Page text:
To reduce the odds of having a C-section, stay at home during the early part of labor and let your water break on its own so you do not break the “infection barrier” for the baby, Betsy says. “Labor is labor, whether you are at home or at the hospital,” she says. “Assuming you are low risk and do not have complications, during the first part of labor you can be at home where you can eat what you want, move around and be as comfortable as you can until you really need that extra help. When you are getting to the point where you cannot cope, that is the time to move on to the hospital.” Expect to labor for 12 to 18 hours with several hours or even a few days of pre-labor.
“Sometimes they are more focused on the birth than thinking about the parenting,” Betsy says of moms-to-be. “They focus very much on if they are going to deliver vaginally, if they are going to need stitches or not, what’s their labor going to be like. Women who have had children before realize that comes and goes and I can get past that but it’s the parenting. I’m taking this baby home. This is another person I’m going to be raising all these years. Sometimes first-time moms, that hits them a little later than others.”
You should see our other articles and categories to learn the things you wonder.
Dealing with Birth Pain
Birth pains are also one of the most common fears in pregnancy. Betsy says women should have a plan for coping with labor pain, whether it’s soaking in a tub, going for a walk or sitting in a lounge chair. “If they are planning on going natural, then the more they can mentally prepare themselves for that, the better they will do, just like an athlete who is going into a marathon,” she says. “Labor is very physical, but it’s also very mental.”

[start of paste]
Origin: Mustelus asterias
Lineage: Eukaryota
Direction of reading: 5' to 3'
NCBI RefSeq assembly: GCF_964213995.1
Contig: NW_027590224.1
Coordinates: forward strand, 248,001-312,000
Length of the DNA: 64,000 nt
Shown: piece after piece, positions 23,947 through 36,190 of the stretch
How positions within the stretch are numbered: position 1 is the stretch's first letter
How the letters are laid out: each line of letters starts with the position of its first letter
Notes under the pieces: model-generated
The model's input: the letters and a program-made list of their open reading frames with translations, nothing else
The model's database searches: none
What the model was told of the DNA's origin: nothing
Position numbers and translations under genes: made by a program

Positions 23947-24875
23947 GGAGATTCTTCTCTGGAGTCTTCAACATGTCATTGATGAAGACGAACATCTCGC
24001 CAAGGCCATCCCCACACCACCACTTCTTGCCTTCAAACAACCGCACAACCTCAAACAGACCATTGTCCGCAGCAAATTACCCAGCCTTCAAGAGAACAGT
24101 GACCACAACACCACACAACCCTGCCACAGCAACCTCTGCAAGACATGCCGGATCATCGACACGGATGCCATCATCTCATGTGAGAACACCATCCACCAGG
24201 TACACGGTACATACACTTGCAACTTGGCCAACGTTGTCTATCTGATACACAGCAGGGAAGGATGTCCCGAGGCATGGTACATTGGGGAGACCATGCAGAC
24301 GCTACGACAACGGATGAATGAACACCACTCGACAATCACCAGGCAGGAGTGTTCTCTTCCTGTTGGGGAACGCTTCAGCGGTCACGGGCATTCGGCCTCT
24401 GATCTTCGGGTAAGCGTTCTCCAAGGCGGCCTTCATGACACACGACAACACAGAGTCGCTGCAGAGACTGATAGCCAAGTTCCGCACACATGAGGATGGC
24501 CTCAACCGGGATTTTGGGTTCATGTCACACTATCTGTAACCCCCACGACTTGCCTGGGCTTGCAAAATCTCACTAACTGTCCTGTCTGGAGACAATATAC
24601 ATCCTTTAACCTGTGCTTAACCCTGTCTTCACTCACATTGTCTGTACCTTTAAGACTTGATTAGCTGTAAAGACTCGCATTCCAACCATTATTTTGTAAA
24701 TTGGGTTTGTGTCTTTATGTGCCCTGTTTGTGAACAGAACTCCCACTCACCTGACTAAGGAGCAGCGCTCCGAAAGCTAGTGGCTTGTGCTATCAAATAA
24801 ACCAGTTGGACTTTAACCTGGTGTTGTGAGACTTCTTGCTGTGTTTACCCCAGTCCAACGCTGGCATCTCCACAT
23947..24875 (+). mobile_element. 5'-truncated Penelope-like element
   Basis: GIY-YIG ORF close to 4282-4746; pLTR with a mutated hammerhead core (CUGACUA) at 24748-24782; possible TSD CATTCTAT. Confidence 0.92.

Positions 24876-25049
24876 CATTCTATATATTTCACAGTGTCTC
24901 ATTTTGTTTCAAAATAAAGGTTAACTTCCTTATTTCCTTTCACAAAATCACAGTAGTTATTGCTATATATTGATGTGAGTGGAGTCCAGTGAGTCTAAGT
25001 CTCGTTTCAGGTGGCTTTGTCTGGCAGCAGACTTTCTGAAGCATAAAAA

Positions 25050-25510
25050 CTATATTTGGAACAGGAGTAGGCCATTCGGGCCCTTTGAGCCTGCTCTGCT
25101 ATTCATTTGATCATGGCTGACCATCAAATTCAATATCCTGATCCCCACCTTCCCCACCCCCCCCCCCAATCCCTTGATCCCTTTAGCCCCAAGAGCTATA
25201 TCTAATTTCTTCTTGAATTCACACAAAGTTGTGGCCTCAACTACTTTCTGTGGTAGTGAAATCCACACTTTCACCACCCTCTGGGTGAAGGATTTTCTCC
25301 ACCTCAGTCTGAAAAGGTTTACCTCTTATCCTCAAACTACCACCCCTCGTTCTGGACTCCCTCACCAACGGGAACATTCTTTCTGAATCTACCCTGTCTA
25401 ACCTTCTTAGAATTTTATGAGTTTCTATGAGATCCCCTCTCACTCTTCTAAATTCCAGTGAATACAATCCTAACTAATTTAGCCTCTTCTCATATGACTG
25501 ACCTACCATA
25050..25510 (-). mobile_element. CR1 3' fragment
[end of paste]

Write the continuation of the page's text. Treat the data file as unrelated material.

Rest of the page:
Eloise B. of Morganton, North Carolina, a doula and childbirth educator, says she teaches women to understand their bodies so they can cope with the pain of labor. Eloise, who has three children of her own, has attended births for 25 years and worked as a professional doula for four years. “Generally, women have pregnancy fears on the pain of childbirth because that’s such a big thing our culture focuses on,” Eloise says. “Most of our clients are planning unmedicated births. They are worried whether they can do it or not. I tell them most births – not all – are painful. The vast majority are. But it’s very doable.” Eloise teaches first-time mothers yoga breathing patterns, visualization and ways to distract themselves from fears in pregnancy.
Check our article for detailed information about yoga and pregnancy : Doing Yoga in Pregnancy
Many women fear the pain of labor and their ability to have a natural birth without giving up or giving in to the temptation for painkillers. “That’s one of the great myths, that women think that pain threshold is attached to whether they can do labor or not,” Eloise says. “When we are walking around normally and drop something on our foot or smash our finger, that’s the body’s response: If something is wrong, fix it. Our bodies will eventually give us some endorphins to deal with that, but no other hormones to deal with an injury. When a woman is in labor, her body provides endorphins and oxytocin.” Oxytocin, a hormone produced in women’s bodies, aids in cervical dilation and reduces stress during labor.